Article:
Steel tariffs against the common good
September 29, 2021 3:18 p.m. ET
“Climbing Steel Costs Press Manufacturers” (Business & Finance, September 16) correctly notes that tariffs on imported steel contribute to the higher prices faced by manufacturers of a wide range of products, but it omits broadly the extent of this contribution and minimizes the adverse effects of tariffs on the economy.
Rising steel prices are destroying jobs in industries that use steel. More than 12 million Americans are employed in these industries, including about two million in steel-intensive industries. In 2019, a Federal Reserve study estimated that rising steel input costs due to tariffs cost 75,000 Americans their jobs. It is reasonable to conclude that this trend of job destruction continued in the two years following the publication of the study. And those job losses do not include the additional jobs related to U.S. exports lost due to retaliatory tariffs imposed by other countries.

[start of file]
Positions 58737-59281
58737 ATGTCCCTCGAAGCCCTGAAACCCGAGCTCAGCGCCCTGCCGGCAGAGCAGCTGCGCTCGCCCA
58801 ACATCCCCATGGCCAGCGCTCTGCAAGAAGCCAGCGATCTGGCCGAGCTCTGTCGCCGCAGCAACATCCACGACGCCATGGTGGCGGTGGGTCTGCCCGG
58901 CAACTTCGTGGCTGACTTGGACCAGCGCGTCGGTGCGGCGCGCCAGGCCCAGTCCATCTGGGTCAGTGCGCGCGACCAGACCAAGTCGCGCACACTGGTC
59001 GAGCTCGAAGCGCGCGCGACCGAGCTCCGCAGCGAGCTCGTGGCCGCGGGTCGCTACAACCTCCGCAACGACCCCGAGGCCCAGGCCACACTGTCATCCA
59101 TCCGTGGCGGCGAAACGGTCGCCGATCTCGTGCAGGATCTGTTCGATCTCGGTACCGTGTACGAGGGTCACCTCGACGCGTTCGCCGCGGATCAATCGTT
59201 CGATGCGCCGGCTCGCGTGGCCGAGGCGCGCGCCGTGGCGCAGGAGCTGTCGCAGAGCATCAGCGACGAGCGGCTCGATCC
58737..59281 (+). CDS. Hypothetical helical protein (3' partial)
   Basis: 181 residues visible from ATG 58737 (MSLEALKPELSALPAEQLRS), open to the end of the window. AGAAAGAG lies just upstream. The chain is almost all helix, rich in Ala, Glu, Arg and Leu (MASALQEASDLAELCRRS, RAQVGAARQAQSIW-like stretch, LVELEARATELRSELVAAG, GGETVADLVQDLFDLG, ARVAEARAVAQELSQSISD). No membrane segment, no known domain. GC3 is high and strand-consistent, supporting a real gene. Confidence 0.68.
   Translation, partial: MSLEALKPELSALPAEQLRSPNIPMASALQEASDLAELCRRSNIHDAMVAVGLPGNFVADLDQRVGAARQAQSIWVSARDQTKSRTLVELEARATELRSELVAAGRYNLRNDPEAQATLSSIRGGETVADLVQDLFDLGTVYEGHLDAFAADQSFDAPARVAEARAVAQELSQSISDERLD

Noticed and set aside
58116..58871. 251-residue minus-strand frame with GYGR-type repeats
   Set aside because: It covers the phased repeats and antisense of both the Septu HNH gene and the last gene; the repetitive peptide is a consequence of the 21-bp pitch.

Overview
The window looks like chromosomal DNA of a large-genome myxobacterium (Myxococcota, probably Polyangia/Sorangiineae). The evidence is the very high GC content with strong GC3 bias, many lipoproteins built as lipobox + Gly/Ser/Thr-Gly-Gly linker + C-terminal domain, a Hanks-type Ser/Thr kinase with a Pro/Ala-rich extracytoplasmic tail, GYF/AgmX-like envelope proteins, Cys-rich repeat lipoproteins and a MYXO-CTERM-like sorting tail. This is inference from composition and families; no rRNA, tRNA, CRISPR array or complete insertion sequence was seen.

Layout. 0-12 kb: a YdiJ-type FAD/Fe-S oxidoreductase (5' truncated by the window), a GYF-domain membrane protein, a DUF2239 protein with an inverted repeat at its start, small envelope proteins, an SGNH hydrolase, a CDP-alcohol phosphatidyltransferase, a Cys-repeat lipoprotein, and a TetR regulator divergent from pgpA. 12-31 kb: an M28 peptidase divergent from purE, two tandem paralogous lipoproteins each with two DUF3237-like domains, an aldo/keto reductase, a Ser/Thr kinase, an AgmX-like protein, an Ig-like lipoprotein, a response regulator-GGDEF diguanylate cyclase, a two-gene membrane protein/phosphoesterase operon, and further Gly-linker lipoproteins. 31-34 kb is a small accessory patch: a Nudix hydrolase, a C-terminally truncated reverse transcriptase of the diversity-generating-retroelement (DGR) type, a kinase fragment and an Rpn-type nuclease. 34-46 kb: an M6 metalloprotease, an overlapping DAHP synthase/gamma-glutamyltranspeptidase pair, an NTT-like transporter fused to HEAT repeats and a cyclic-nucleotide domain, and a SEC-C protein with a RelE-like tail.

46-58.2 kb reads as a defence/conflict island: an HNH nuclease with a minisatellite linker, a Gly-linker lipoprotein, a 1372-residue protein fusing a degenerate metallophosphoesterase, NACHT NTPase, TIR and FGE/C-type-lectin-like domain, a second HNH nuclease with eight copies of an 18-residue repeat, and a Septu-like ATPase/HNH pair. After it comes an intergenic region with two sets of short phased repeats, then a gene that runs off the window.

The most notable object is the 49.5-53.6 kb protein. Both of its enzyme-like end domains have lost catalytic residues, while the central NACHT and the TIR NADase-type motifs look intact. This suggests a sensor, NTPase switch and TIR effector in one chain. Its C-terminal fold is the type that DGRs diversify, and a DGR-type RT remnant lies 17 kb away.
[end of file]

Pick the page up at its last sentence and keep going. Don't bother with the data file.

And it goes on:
We want and need a strong American steel industry, even if it is not artificially supported by widely felt and job-killing tariffs. There’s a lot of talk these days about whether a particular job report meets or exceeds expectations. But the real standard should be whether we are living up to our potential. This will elude us as long as we continue to protect the few at the expense of the many.
John D. Foster
American Institute of the Metals Supply Chain
Shaker Heights, Ohio
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Appeared in the print edition of September 30, 2021 under the title “Steel tariffs against the forgotten common good”.